At Crossroads at Big Creek, we will not be using real holly in our holiday decorations. Been there, done that. “The word holly” is derived from  an Old English word that means “to prick. If you’ve ever made a wreath or centerpiece out of holly you will understand why the name came to be.

The holly of Europe–the kind we use for Christmas decorations–has shiny green leaves, scalloped on the edges with each tip ending in a lethal point. Well, maybe not lethal, but the tips of holly leaves are as sharp as thorns.
 A wild shrub known as Michigan Holly grows in Wisconsin,  but its  leaves fall off in winter. The holly from Europe is  an evergreen. Early inhabitants of  British Isles thought holly was  magical because it  stayed green  during the dark days of winter.  Obviously, holly had power over darkness and evil. So these pagans made circles of holly and put them on their doors to keep witches (and tax collectors) away.
When Christian missionaries came to England, they tried outlaw holly wreathes. But people were too frightened of witches to give up the practice so using the Old English equivalent of “No way!” , they kept right on using holly.
So the priests got clever. They explained that even at Christmastime, believers remember the Crucifixion and that holly wreathes represented the  crown of thorns. The bright red berries were supposed to symbolize Christ’s blood. The priests were happy. The people were happy. And everybody kept making wreathes out of green and red plants. Green and red became Christmas colors and we still use holly.
But back to the point, or should I say points, the spiny leaves protect holly from foraging animals (with the exception of desperately hungry rabbits.) At the same time, the plants must attract birds to scatter the seeds. And what shows up against Christmas green better than red holly berries?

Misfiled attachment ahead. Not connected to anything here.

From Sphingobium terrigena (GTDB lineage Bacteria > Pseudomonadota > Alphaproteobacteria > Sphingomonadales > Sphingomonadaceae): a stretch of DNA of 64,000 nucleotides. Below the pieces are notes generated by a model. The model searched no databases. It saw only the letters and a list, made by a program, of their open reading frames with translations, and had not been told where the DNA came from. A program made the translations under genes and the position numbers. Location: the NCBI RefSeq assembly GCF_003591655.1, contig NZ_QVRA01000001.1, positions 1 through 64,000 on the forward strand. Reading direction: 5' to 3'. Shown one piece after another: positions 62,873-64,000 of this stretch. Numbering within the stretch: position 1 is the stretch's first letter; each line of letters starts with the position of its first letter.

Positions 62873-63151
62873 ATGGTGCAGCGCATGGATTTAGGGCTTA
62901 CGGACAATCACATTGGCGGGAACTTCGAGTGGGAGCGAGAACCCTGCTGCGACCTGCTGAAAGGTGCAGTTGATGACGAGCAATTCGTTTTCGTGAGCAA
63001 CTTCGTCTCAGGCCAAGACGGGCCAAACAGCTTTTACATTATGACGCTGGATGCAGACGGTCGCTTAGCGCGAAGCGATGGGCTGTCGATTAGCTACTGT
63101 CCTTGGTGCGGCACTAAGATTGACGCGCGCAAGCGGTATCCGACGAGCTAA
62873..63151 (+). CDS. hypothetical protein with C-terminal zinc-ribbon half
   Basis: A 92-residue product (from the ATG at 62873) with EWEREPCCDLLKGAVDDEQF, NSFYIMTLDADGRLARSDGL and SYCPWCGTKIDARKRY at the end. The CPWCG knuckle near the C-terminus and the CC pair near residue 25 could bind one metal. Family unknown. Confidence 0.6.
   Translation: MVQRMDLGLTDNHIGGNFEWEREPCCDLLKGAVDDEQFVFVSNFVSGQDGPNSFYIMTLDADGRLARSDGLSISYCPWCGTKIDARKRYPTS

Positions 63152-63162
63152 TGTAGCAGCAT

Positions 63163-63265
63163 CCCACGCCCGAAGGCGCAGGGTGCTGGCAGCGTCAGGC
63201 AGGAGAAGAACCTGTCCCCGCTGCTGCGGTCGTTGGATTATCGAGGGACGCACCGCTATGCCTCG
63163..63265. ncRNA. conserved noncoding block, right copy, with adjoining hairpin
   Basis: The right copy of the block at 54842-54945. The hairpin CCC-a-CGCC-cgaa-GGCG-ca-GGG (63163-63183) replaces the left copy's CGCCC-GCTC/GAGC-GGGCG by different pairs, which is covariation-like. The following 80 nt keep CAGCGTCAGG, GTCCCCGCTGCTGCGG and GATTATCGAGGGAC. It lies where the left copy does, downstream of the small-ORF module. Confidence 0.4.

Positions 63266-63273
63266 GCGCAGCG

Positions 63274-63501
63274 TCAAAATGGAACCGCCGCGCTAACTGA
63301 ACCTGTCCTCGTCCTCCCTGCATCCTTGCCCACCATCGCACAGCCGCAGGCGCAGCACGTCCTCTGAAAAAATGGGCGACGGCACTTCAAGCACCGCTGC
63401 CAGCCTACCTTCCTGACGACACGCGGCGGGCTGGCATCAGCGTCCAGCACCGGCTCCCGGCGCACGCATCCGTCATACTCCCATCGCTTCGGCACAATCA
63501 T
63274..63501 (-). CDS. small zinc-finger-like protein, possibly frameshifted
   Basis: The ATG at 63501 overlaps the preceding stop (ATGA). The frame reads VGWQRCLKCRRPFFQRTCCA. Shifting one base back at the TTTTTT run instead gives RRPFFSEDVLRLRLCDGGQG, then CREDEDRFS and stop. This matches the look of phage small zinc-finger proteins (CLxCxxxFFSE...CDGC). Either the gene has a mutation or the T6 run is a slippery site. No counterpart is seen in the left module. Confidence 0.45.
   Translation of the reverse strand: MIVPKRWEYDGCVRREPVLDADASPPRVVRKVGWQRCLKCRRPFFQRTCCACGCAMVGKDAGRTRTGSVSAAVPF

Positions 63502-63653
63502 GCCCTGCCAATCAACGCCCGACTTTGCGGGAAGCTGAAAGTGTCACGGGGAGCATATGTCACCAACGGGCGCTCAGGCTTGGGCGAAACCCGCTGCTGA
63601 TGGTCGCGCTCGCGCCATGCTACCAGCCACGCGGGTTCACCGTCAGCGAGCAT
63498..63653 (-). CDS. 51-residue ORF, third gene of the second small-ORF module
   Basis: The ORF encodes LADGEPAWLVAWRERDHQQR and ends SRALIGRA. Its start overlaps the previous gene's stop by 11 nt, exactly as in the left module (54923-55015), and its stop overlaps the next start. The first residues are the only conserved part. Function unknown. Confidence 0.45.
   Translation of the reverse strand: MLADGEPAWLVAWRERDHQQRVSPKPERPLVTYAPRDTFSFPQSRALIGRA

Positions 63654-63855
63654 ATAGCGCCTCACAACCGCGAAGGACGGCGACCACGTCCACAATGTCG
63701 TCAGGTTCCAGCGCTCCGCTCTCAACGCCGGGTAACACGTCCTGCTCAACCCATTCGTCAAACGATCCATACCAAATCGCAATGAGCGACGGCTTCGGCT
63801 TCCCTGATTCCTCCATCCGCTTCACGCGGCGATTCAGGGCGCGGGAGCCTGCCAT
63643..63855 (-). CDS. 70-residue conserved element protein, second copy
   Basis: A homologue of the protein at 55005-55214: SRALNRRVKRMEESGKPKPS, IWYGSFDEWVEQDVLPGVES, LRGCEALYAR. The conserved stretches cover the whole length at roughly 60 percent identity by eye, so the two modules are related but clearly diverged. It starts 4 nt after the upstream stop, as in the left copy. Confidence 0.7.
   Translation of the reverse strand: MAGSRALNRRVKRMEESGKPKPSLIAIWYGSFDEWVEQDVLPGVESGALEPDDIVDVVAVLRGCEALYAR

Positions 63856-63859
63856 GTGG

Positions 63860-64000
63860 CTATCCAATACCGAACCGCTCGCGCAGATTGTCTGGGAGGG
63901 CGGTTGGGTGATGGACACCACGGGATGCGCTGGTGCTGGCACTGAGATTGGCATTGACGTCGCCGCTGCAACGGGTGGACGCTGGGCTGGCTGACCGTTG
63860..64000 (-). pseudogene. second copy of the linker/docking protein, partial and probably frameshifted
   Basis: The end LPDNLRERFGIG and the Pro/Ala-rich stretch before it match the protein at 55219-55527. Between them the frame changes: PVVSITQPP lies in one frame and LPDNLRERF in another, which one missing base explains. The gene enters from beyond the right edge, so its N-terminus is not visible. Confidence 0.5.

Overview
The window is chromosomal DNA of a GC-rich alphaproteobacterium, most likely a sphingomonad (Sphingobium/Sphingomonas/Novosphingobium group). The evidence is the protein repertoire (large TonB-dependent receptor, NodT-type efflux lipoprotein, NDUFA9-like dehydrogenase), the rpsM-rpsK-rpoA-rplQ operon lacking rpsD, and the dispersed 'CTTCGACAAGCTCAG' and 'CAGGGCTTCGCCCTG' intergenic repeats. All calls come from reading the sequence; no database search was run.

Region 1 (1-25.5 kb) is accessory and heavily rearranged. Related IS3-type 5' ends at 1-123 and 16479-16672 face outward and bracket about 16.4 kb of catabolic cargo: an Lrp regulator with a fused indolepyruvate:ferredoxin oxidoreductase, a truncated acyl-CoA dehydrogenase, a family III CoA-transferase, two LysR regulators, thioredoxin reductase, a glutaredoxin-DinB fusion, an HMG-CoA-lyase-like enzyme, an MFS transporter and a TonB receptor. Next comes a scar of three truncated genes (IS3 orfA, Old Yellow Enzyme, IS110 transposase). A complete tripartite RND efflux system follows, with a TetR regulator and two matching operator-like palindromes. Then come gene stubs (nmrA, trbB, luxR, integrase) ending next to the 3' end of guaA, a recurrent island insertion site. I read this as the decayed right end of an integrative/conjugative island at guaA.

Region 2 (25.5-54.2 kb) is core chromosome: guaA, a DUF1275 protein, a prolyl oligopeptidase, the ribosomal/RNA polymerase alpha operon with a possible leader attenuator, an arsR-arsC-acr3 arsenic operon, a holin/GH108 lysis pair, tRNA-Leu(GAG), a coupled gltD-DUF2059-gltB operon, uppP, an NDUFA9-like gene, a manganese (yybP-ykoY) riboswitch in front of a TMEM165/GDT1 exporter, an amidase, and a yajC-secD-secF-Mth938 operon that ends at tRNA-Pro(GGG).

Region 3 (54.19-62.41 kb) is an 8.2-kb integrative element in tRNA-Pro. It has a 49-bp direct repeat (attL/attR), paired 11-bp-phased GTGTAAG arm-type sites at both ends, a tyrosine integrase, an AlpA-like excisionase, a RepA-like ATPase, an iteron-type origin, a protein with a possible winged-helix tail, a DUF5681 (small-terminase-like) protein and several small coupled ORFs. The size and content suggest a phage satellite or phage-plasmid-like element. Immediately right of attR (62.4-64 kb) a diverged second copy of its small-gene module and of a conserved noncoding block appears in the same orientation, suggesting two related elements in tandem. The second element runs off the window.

Colorful holly plants are an excellent example of ways plants are adapted to attract some and discourage other forms of wildlife. On Thursday, December 10,  at 10:00 Crossroads will offer a naturalist led hike called Berries! Free and open to the public, participants will enjoy observing the  berries at Crossroads and  will learn how berry-bearing plants have adapted to our climate.
Speaking of climate, last month the Climate Change Coalition presented the award-winning documentary Chasing Ice at  Crossroads. This organization arranged for Crossroads to retain unlimited screening rights for this film, so we will be able to show it to the general public periodically and would happily present is for groups on request. This Friday at 2:00, we will present the program in the lecture hall of the Collins Learning Center for those who missed the first showing or for those who saw it and want to see it again. 

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